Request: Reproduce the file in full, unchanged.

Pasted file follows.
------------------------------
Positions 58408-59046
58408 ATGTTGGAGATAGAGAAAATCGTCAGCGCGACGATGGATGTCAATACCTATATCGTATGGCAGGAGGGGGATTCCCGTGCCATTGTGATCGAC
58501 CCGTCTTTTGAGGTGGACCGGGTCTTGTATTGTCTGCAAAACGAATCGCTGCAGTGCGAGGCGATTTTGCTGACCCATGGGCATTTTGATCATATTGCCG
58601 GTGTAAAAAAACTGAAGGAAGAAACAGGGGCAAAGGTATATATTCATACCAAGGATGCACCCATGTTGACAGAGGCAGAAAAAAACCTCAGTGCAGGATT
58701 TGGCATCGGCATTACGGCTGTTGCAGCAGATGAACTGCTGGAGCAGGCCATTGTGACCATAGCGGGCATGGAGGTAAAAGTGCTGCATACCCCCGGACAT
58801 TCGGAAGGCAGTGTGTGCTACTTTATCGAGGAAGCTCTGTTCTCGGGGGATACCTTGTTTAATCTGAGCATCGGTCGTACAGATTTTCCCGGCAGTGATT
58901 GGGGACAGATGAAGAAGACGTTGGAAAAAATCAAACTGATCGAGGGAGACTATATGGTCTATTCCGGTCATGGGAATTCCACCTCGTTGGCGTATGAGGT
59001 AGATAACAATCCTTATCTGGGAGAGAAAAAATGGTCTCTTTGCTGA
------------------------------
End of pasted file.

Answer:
Positions 58408-59046
58408 ATGTTGGAGATAGAGAAAATCGTCAGCGCGACGATGGATGTCAATACCTATATCGTATGGCAGGAGGGGGATTCCCGTGCCATTGTGATCGAC
58501 CCGTCTTTTGAGGTGGACCGGGTCTTGTATTGTCTGCAAAACGAATCGCTGCAGTGCGAGGCGATTTTGCTGACCCATGGGCATTTTGATCATATTGCCG
58601 GTGTAAAAAAACTGAAGGAAGAAACAGGGGCAAAGGTATATATTCATACCAAGGATGCACCCATGTTGACAGAGGCAGAAAAAAACCTCAGTGCAGGATT
58701 TGGCATCGGCATTACGGCTGTTGCAGCAGATGAACTGCTGGAGCAGGCCATTGTGACCATAGCGGGCATGGAGGTAAAAGTGCTGCATACCCCCGGACAT
58801 TCGGAAGGCAGTGTGTGCTACTTTATCGAGGAAGCTCTGTTCTCGGGGGATACCTTGTTTAATCTGAGCATCGGTCGTACAGATTTTCCCGGCAGTGATT
58901 GGGGACAGATGAAGAAGACGTTGGAAAAAATCAAACTGATCGAGGGAGACTATATGGTCTATTCCGGTCATGGGAATTCCACCTCGTTGGCGTATGAGGT
59001 AGATAACAATCCTTATCTGGGAGAGAAAAAATGGTCTCTTTGCTGA